philosophical skeptic - you think that although we may have true beliefs about the external world and the nature of reality, we never really know any of these facts. We believe them, perhaps we even have justification for believing them, but we do not know them

18

skepticism about justified-belief

we do not have justification for beliefs formed on the basis of induction

thus, we are not justified in believing statements are true

19

philosophy of mind

the mind/body problem

problem of consciousness

problem of free will

20

mind/body problem

what is the relationship between the mind and the brain?

  • physicalism - the mind and brain are identical
  • dualism - the mind and brain are not identical

brain - physical object

  • is the mind identical to parts/functions of the brain?
  • what is the relationship/connection btw them?

21

problem of consciousness

  • why is this a world that contains conscious beings?
  • how does the brain give rise to conscious experience?
  • how is a physical object like the brain responsible for generating rich subjective experiences?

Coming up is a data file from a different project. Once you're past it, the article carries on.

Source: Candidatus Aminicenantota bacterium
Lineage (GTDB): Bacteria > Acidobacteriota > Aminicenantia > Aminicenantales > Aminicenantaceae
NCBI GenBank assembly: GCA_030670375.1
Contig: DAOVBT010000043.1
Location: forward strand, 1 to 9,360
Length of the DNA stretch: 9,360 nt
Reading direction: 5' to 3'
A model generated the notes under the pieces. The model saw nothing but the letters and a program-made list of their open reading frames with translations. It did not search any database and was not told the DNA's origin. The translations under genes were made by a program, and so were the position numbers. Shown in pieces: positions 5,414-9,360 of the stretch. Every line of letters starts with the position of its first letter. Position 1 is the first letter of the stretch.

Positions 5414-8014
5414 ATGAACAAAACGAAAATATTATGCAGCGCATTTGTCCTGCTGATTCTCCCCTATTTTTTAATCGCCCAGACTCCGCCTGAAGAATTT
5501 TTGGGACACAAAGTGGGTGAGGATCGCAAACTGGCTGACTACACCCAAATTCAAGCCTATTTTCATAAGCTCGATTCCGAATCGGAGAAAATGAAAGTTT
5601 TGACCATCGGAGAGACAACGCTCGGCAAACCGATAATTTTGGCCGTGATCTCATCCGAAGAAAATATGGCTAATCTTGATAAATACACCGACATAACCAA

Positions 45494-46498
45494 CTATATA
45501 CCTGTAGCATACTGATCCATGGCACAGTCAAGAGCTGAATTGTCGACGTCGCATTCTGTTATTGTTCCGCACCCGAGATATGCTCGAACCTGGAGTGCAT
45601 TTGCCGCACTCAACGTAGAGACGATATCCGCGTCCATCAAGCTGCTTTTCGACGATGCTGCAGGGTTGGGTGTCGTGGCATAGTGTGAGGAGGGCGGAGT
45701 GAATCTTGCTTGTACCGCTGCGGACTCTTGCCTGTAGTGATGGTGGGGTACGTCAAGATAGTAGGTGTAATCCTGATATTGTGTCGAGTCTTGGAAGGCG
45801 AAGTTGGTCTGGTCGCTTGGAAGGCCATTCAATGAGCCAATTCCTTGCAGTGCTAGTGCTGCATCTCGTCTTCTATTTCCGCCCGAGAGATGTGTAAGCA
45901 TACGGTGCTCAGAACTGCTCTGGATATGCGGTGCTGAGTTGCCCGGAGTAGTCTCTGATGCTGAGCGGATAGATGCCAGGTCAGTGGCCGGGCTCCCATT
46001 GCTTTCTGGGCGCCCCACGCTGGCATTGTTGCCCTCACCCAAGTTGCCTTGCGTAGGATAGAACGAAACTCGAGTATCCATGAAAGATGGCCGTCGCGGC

22

problem of free will

do we have free will?

  • are we free agents who can choose btw performing diff actions?
  • since our personalities result from us acquiring genetic makeup and from being raised in certain environments (both of which we do not choose), can we really be said to perform acts freely?
  • if all events are causally determined, how can we say that we ever perform acts freely?

notes:

  • is the outcome of any causal chain ever greater than 1? is the course of reality determined or undetermined?

23

ethics

  • in what does the difference btw right/wrong consist?
  • we thin/believe that certain acts are ethically permissible + that certain acts are ethically impermissible
  • most think there is a disctinction btw right and wrong
  • ethicists ask: in addition to these ethical opinion we happen to have, are there any objective ethical facts out there?

24

2 categories of ethics

  • metaethics
    • philosophers ask: is there really an objective distinction btw right/wrong?
    • are there objective ethical facts out there, which are true or false independently of what anyone happens to believe?
    • if there are, how do they acquire their truth statuses?
  • normative ethics